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Are agricultural plastic covers a source of plastic debris in soil? A first screening study
Soil  (IF5.841),  Pub Date : 2022-01-19, DOI: 10.5194/soil-8-31-2022
Zacharias Steinmetz, Paul Löffler, Silvia Eichhöfer, Jan David, Katherine Muñoz, Gabriele E. Schaumann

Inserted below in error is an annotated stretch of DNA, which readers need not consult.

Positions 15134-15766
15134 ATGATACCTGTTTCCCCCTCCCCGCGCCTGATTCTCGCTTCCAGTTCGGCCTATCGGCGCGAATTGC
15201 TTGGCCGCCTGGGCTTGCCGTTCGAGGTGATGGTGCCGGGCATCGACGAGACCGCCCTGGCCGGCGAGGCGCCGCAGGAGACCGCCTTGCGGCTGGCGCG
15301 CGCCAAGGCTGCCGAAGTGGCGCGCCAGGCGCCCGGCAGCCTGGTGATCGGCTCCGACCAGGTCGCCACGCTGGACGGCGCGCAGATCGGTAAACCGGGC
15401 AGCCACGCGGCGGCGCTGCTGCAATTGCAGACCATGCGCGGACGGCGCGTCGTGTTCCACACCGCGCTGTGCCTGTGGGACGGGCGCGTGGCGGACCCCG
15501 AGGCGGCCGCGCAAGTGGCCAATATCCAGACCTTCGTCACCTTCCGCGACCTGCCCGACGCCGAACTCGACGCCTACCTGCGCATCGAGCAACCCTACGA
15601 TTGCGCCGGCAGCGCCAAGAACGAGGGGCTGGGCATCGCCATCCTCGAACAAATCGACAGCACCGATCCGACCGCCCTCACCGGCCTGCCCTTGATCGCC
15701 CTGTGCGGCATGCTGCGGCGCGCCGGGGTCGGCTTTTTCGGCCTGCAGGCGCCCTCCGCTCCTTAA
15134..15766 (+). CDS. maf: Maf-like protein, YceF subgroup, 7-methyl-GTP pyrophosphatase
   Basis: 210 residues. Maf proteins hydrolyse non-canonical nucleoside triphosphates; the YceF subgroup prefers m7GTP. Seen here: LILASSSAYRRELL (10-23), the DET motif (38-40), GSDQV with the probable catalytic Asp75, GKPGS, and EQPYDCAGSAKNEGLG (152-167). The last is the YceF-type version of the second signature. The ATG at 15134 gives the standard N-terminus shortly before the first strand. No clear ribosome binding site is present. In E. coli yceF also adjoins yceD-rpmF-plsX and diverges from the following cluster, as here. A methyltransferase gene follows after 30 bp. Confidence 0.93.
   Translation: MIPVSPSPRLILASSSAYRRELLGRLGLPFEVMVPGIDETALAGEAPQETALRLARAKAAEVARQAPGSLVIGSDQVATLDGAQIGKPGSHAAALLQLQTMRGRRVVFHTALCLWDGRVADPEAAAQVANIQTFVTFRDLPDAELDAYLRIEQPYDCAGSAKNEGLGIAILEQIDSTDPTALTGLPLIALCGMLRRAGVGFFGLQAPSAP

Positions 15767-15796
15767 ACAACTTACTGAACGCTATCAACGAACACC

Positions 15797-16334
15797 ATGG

Agricultural plastic covers made from polyethylene (PE) and polypropylene (PP) provide increased yields and an improved crop quality. However, such covers are suspected of partially breaking down into smaller debris and thereby contributing to soil pollution with microplastics. To scrutinize this, we randomly sampled 240 topsoil cores (0–5 cm) from eight fields which were covered with fleeces, perforated foils, and plastic mulches for less than 2 years. Samples from the field periphery (50 m perimeter) served as a reference. Visual plastic debris > 2 mm was analyzed by Fourier transform infrared spectroscopy. Smaller, soil-associated plastic debris was dispersed from 50 g of fine soil ( 2 mm) using sodium hexametaphosphate solution and density-separated with saturated NaCl solution. The collected PE, PP, and polystyrene (PS) debris was selectively dissolved in a mixture of 1,2,4-trichlorobenzene and p-xylene at 150 C and quantified by pyrolysis–gas chromatography–mass spectrometry (Py-GC/MS). We counted six PE and PS fragments > 2 mm in two out of eight fields. By contrast, Py-GC/MS detected PE, PP, and PS contents in the fine soil of six fields (6 % of all samples). In three fields, PE levels of 3–35 mg kg−1 were potentially associated with the use of thinner and less durable perforated foils (40 µm thickness). This was slightly more pronounced at field edges where the plastic covers are turned and weighed down. By contrast, 50 µm thick PE films were not shown to emit any plastic debris. PP contents of 5–10 mg kg−1 were restricted to single observations in the field centers of three sites. At one site, we found expanded PS particles > 2 mm that concurred with elevated PS levels (8–19 mg kg−1) in the fine soil. Both PP and PS were distributed indistinctly across sites so that their source remained unresolved. In addition, the extent to which plastic contents of up to 7 mg kg−1 in the field periphery of some sites were attributed to wind drift from the covered fields or from external sources needs to be investigated in future studies. Our results suggest that the short-term use of thicker and more durable plastic covers should be preferred over thinner or perforated films to limit plastic emissions and accumulation in soil.